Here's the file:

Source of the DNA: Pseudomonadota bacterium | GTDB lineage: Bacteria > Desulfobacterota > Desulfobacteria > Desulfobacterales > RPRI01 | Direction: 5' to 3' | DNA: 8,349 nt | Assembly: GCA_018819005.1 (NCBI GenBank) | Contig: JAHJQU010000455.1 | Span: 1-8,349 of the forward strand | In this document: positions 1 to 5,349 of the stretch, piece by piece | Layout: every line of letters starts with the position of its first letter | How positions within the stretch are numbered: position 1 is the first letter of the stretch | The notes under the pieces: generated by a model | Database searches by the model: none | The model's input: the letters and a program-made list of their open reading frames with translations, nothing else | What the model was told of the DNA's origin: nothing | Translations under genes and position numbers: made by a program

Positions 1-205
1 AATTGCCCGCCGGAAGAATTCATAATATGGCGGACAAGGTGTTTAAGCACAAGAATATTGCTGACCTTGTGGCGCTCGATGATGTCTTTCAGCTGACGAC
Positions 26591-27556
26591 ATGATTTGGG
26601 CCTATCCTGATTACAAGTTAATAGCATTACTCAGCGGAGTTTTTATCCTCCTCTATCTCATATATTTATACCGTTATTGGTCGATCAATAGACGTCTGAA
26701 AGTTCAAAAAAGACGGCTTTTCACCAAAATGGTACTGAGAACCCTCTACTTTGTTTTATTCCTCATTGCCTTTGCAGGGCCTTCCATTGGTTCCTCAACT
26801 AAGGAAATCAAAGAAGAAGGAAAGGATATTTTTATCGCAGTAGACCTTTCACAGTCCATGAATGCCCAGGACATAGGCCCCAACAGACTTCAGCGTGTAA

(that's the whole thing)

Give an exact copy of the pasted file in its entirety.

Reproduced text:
Source of the DNA: Pseudomonadota bacterium | GTDB lineage: Bacteria > Desulfobacterota > Desulfobacteria > Desulfobacterales > RPRI01 | Direction: 5' to 3' | DNA: 8,349 nt | Assembly: GCA_018819005.1 (NCBI GenBank) | Contig: JAHJQU010000455.1 | Span: 1-8,349 of the forward strand | In this document: positions 1 to 5,349 of the stretch, piece by piece | Layout: every line of letters starts with the position of its first letter | How positions within the stretch are numbered: position 1 is the first letter of the stretch | The notes under the pieces: generated by a model | Database searches by the model: none | The model's input: the letters and a program-made list of their open reading frames with translations, nothing else | What the model was told of the DNA's origin: nothing | Translations under genes and position numbers: made by a program

Positions 1-205
1 AATTGCCCGCCGGAAGAATTCATAATATGGCGGACAAGGTGTTTAAGCACAAGAATATTGCTGACCTTGTGGCGCTCGATGATGTCTTTCAGCTGACGAC
Positions 26591-27556
26591 ATGATTTGGG
26601 CCTATCCTGATTACAAGTTAATAGCATTACTCAGCGGAGTTTTTATCCTCCTCTATCTCATATATTTATACCGTTATTGGTCGATCAATAGACGTCTGAA
26701 AGTTCAAAAAAGACGGCTTTTCACCAAAATGGTACTGAGAACCCTCTACTTTGTTTTATTCCTCATTGCCTTTGCAGGGCCTTCCATTGGTTCCTCAACT
26801 AAGGAAATCAAAGAAGAAGGAAAGGATATTTTTATCGCAGTAGACCTTTCACAGTCCATGAATGCCCAGGACATAGGCCCCAACAGACTTCAGCGTGTAA